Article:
Last week, Marvel Comics began releasing 2016 annual issues with everyone’s favorite horn-headed hero, Daredevil. After facing some immense obstacles in the past few years, from being possessed by the Beast and leading the Hand to moving around the U.S., Daredevil could undoubtedly use a break from it all, which he received in his new annual issue. Despite the alarming and dramatic cover page, featuring a seemingly angry and resurrected Echo, the issue stayed largely away from the drama and played out a more classic, almost campy, comic book storyline. However, the return of Echo is not something to take lightly, and we hope it will play out later in Daredevil’s main series. Additionally, the issue’s bonus story brings Melvin Potter (aka Gladiator) back into the spotlight. But for now, The Source has taken a look at the comic, analyzed it, and is ready to tell you all about it in our lengthy Daredevil Annual Review with a bonus biography on Echo.
Who Is Echo?
Perhaps Daredevil’s most underrated girlfriend, the half Native American and half Latina Maya Lopez (aka Echo) totes a rich backstory, an AMAZING skill, and a disability much like the Devil of Hell’s Kitchen himself.
Introduced in 1999 by David Mack and Joe Quesada, Echo was originally a devil in disguise (excuse the pun). After being born deaf, she was placed in special education as a child but was soon transferred into gifted education after duplicating a song she had seen played on piano.
However, while she was still young, her father, an enforcer for the Kingpin, was killed in front of her under Kingpin’s orders. In his final moments, her father reached out to her and left a bloody handprint across her face. From then on, Maya was taken in by the Kingpin, Wilson Fisk, and given the best education money could buy. However, Fisk attempted to use her in a plot against his adversary, Daredevil, by tricking Maya into thinking that Daredevil killed her father.
In response, Maya created the identity Echo, based off of her ability to copy motion, and watched footage of fights between Daredevil and Bullseye to prepare. With the skills of both talented men, Echo proved to be more than a match for Daredevil, but she stopped after learning his secret identity, Matt Murdock. While Echo had prepared for this showdown, Maya engaged in a wonderfully adorable relationship with Matt. After learning Daredevil’s identity, Matt explained himself and told Maya of Kingpin’s deception. Furious, Maya attacked and brutally beat Kingpin, leaving him temporarily blind, and even left New York to spend time on her father’s reservation.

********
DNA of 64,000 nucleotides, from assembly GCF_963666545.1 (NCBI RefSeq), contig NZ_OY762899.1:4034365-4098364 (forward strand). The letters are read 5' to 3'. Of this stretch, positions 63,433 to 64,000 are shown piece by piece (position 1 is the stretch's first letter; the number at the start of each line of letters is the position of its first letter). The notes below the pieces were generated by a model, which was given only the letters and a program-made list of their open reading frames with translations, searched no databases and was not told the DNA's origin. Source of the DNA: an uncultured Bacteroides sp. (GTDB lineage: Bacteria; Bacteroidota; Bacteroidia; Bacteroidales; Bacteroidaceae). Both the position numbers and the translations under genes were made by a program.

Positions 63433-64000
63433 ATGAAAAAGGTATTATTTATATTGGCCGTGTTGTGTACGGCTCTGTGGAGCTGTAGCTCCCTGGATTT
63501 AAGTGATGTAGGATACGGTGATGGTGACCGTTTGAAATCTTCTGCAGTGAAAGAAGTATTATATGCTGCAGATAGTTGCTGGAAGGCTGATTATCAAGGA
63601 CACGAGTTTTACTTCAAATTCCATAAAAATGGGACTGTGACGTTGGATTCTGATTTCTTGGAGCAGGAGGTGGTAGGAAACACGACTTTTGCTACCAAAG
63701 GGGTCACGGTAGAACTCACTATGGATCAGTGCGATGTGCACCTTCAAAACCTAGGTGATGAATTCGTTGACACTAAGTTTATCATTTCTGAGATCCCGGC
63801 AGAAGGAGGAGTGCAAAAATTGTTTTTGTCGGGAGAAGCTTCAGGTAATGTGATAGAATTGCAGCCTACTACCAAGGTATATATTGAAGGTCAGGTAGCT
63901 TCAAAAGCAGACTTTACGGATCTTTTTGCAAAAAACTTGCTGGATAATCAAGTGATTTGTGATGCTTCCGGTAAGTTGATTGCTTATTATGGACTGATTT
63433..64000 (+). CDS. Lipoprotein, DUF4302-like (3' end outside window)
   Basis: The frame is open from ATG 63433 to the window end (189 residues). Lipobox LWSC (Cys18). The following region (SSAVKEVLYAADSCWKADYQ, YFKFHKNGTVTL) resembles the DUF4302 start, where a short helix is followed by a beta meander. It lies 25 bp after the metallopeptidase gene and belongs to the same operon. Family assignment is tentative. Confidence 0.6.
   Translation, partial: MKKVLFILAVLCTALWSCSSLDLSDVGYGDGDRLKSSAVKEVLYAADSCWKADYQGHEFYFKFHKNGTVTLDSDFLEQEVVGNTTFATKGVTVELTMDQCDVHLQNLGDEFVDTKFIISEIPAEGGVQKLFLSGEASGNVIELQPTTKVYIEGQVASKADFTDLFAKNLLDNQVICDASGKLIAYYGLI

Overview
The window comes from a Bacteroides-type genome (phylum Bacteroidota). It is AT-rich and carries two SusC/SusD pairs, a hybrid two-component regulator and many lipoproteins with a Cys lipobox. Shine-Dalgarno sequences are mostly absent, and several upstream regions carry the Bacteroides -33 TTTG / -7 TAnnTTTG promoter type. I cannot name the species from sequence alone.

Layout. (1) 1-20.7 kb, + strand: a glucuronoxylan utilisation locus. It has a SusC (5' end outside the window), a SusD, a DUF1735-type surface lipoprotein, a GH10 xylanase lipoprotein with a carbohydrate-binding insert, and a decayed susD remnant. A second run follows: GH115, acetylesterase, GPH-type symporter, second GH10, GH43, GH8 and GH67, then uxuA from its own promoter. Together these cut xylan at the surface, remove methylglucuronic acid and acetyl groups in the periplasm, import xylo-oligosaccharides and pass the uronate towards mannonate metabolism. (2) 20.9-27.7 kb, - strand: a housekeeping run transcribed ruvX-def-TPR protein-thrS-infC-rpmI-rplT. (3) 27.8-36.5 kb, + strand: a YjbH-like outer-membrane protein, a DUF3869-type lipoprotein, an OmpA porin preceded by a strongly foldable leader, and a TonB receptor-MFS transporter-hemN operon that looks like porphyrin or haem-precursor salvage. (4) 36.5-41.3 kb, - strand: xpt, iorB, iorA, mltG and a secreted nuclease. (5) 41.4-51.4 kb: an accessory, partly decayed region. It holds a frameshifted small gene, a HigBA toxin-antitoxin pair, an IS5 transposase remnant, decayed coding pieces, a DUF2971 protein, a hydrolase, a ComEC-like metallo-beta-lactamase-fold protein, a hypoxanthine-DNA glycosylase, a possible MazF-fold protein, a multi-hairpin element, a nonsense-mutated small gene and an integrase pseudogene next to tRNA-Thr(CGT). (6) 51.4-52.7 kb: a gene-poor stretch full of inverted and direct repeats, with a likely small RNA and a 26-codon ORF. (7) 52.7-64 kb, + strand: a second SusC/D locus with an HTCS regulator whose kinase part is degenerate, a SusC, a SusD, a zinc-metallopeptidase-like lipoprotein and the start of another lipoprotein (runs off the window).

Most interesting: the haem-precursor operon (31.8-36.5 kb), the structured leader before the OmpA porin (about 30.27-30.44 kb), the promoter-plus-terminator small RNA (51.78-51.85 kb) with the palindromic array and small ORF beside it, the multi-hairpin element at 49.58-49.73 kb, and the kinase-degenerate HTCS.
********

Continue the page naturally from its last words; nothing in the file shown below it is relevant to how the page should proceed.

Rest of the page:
After these events, Maya joined the New Avengers under the identity Ronin, but only for a short time, agreeing with Captain America to stay in Japan to monitor the Hand. From then on, Echo only appeared in major comic book events, such as Civil War, World War Hulk, and Secret Invasion; despite not appearing frequently, Maya usually ended up playing an almost unnoticed but necessary role in these larger stories. However, her heroic career came to an end in Moon Knight’s fourth solo series. With the help of the hooded hero, the duo found and fought the Kingpin of Los Angeles, Count Nefaria, but Echo was killed in battle. Since that event in 2012’s Moon Knight #9, Echo hasn’t made any other appearance. Until now…
Daredevil Annual #1: “The Return of Echo”
After being missing for nearly four years, Echo is back and at a concert in Hell’s Kitchen for reasons unknown. Despite her inability to hear the music, she assures her friend, Eric, that the lights and vibrations will be enough of a spectacle for her. Unfortunately though, as she enjoys watching the opening pianist, Garland, the crowd becomes unconscious. Before she can come to terms with what has happened, her friend Eric transforms into blue zombie-like creature with a suspicious looking device resembling Klaw’s sonic emitter.